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Ashkanaz, or Ashkenazi Jews, are a segment of the Jewish people descended from central and eastern Europe. As an ethnic group, they constitute the largest segment of the Jewish population in the world today, with estimates varying between 8 and 11 million people, or about 80% of the global Jewish population. Now living throughout the Jewish Diaspora as well as in Israel, they developed into a distinct group in western Germany and northeastern France, near the banks of the Rhine River, in the eighth and ninth centuries. Literally meaning “German Jews,” the term Ashkanaz comes from the old Hebrew word for Germany.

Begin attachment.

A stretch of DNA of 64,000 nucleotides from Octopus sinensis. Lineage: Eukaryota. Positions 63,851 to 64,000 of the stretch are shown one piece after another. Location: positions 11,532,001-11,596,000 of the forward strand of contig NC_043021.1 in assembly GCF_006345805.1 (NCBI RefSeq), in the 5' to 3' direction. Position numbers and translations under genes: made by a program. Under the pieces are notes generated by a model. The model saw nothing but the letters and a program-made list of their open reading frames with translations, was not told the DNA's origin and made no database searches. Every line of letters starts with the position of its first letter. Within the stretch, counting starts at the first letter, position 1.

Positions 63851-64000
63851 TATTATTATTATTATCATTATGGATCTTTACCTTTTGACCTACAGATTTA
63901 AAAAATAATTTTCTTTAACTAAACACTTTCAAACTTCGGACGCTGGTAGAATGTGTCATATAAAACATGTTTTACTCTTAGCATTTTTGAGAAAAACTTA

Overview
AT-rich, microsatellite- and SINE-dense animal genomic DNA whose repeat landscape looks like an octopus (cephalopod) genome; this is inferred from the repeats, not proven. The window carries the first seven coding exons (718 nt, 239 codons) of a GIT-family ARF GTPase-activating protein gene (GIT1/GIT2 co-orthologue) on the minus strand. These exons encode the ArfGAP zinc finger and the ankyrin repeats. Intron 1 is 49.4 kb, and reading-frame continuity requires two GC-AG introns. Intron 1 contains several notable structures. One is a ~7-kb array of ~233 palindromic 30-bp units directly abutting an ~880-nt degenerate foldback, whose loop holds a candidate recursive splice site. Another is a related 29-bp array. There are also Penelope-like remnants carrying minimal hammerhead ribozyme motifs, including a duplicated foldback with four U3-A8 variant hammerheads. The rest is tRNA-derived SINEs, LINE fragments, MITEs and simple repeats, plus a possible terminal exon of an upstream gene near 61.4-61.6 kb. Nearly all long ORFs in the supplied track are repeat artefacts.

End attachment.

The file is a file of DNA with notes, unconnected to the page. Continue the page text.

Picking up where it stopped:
Together with Sephardic and Mizrahi Jews (who are usually grouped together demographically), Ashkenazi Jews make up nearly the entire population of Jews in the ...

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